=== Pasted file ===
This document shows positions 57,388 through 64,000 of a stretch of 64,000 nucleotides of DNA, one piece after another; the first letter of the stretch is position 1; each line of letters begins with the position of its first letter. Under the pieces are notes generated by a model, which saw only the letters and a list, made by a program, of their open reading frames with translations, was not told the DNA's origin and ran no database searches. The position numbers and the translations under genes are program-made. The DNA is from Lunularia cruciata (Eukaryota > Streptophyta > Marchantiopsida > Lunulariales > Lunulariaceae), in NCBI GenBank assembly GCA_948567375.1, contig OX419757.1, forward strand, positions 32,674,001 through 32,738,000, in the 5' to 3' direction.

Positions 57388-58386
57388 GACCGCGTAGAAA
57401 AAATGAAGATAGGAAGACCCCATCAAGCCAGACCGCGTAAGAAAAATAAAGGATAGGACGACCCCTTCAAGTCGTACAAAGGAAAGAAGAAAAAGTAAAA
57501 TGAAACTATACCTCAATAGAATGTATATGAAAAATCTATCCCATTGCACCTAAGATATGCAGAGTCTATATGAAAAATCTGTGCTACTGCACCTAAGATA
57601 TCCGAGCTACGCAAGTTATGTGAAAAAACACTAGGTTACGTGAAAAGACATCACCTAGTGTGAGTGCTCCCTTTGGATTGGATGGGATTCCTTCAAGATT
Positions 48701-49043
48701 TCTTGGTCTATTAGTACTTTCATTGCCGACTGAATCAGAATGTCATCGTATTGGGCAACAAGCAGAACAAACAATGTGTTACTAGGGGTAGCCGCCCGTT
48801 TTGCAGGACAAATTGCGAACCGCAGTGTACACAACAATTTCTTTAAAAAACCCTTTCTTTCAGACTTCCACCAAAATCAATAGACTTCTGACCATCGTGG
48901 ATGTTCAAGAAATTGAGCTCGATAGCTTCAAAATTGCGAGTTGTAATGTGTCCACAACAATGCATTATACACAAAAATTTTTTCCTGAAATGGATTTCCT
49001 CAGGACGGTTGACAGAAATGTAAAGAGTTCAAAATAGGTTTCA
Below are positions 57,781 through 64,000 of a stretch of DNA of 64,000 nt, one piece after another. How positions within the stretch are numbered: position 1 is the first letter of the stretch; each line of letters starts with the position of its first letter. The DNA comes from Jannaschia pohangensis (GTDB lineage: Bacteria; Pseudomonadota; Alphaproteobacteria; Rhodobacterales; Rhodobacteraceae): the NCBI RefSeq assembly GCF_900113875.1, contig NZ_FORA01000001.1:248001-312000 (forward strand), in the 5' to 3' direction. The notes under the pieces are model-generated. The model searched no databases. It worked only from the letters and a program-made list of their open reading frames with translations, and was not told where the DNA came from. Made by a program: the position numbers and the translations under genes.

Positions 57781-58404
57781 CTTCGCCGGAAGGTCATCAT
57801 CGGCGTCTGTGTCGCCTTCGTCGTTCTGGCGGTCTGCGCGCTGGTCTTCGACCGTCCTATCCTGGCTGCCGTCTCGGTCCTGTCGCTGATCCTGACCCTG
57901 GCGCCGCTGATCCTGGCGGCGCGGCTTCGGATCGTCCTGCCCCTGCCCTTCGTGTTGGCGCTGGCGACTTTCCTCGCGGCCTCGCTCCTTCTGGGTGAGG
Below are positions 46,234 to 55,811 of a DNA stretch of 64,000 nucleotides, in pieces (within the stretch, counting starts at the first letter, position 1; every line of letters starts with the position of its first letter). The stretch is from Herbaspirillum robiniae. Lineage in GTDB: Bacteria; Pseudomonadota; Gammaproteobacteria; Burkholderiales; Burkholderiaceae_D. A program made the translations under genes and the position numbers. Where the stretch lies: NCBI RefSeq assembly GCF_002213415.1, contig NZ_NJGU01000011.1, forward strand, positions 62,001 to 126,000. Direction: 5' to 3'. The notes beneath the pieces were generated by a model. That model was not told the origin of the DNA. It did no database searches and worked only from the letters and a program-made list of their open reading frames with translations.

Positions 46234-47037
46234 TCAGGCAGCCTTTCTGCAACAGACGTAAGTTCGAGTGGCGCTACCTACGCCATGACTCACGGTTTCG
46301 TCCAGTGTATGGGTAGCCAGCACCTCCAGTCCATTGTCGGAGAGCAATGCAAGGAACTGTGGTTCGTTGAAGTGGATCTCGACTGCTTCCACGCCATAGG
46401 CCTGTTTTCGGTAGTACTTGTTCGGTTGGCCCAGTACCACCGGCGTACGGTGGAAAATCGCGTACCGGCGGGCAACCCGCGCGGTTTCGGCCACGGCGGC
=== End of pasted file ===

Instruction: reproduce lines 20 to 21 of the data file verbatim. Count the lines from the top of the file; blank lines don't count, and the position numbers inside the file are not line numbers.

46301 TCCAGTGTATGGGTAGCCAGCACCTCCAGTCCATTGTCGGAGAGCAATGCAAGGAACTGTGGTTCGTTGAAGTGGATCTCGACTGCTTCCACGCCATAGG
46401 CCTGTTTTCGGTAGTACTTGTTCGGTTGGCCCAGTACCACCGGCGTACGGTGGAAAATCGCGTACCGGCGGGCAACCCGCGCGGTTTCGGCCACGGCGGC